Equine Viral Disease Laboratory
UC Davis School of Veterinary Medicine
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New and emerging equine viral diseases have a very significant and adverse impact on the sport horse industry in the United States and throughout the world. The recent unchecked progress of diseases such as equine viral arteritis, vesicular stomatitis, African horse sickness, and Hendra virus disease has adversely impacted some of our most valuable equine athletes and has caused severe disruption and considerable economic loss at all levels in competitive equine sports, including the Olympic Games.

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The World Organisation for Animal Health, officially known as the OIE (Office International
des Epizooties), monitors the emergence of diseases that have the potential to affect animal health worldwide. They have developed a list of animal diseases, including those for the horse, which by international agreement must be reported to them within a specified time frame. Rapid detection, accurate reporting and effective response to any disease, whether a new or pre-existing one, is clearly crucial to safeguarding animal health worldwide. The following equine diseases must be reported to the OIE:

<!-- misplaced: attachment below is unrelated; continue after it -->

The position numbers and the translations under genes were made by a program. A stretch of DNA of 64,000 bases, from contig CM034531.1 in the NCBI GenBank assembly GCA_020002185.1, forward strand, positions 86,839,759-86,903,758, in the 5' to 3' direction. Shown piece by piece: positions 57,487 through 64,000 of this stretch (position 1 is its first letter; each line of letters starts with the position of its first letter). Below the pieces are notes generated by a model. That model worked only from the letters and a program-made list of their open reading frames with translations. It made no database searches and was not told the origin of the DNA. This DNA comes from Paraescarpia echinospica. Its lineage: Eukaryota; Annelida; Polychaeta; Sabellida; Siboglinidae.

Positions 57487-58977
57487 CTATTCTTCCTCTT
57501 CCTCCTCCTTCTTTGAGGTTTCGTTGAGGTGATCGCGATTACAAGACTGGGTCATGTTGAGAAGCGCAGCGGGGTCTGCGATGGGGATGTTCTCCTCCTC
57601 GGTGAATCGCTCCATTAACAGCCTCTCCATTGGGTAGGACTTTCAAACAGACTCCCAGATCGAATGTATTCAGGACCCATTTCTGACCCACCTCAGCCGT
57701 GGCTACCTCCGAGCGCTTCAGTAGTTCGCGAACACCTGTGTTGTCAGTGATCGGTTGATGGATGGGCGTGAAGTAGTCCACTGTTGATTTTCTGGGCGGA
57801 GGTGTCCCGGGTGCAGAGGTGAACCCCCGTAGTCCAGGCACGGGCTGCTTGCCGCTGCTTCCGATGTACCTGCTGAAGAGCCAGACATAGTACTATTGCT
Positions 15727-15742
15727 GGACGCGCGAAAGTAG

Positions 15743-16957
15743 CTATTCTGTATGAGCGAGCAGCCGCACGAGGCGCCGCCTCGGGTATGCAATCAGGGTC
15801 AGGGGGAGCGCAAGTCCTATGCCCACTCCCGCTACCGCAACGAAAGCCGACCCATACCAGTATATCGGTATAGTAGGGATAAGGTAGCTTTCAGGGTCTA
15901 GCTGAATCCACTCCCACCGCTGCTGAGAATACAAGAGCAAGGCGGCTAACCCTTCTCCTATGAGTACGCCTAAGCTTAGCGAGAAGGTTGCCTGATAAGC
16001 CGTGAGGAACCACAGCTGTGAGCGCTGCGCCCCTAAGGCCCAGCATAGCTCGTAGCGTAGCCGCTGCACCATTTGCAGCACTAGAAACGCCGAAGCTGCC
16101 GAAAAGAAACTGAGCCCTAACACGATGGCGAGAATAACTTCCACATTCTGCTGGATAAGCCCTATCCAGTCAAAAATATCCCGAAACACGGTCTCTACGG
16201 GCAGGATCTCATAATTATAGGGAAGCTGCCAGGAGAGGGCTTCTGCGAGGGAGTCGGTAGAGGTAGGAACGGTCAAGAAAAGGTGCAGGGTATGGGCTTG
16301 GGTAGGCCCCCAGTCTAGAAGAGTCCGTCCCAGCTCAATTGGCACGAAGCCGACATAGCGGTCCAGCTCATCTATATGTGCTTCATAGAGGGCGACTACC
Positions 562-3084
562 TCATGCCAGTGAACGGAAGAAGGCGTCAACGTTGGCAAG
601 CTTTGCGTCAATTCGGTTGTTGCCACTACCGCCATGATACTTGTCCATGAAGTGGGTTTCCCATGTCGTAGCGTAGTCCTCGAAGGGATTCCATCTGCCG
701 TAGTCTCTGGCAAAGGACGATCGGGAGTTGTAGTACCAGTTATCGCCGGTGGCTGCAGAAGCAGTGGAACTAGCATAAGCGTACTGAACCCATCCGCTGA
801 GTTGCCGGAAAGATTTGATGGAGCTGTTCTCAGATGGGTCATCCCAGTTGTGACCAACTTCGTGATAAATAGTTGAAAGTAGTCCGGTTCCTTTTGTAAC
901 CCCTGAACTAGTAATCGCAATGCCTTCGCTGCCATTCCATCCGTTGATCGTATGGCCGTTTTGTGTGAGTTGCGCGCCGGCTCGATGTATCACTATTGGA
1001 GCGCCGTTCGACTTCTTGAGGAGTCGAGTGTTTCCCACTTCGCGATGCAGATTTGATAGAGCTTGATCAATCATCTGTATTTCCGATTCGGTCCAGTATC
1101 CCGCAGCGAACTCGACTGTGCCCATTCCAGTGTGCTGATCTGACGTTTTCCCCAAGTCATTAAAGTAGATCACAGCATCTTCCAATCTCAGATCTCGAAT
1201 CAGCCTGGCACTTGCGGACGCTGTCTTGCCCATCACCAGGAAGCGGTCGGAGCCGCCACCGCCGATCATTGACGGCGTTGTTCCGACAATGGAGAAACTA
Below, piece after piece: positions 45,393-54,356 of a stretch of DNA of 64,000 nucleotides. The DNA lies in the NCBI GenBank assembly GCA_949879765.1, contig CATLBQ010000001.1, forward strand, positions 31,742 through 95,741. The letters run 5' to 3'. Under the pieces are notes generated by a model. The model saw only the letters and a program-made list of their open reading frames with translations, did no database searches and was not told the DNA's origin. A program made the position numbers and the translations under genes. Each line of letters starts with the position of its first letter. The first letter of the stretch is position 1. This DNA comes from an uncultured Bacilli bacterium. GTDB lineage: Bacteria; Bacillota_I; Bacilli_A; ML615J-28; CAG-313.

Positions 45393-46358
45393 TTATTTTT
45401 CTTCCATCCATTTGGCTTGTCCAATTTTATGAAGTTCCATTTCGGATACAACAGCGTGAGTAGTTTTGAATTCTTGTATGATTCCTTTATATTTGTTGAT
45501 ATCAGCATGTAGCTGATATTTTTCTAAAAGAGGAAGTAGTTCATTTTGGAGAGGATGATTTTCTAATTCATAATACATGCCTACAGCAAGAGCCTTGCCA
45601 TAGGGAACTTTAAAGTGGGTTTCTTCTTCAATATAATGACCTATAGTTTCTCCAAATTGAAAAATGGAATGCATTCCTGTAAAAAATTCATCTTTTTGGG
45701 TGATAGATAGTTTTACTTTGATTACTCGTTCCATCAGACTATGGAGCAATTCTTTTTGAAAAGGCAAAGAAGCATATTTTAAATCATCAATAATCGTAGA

African Horse Sickness Western Equine Encephalomyelitis
  Dourine   Eastern Equine Encephalomyelitis
  Equine Infectious Anemia   Equine Rhinopneumonitis
  Equine Influenza   Surra (Trypanosoma evansi)
  Equine Piroplasmosis   Glanders
  Contagious Equine Metritis   Equine Viral Arteritis
Equine viral diseases known to be present in the United States are listed below:
  Bunyaviruses (Powassan, Main Drain)   Equine Rhinovirus
  Eastern Equine Encephalitis   Equine Rotavirus
  Equine Adenovirus   Equine Viral Arteritis
  Equine Herpesviruses 1-5   Rabies Virus
  Equine Infectious Anemia   Western Equine Encephalitis Virus
  Equine Influenza   Venezuelan Encephalitis Virus (periodically)
  Equine Papilloma Virus Sarcoids   Vesicular Stomatitis Virus (periodically)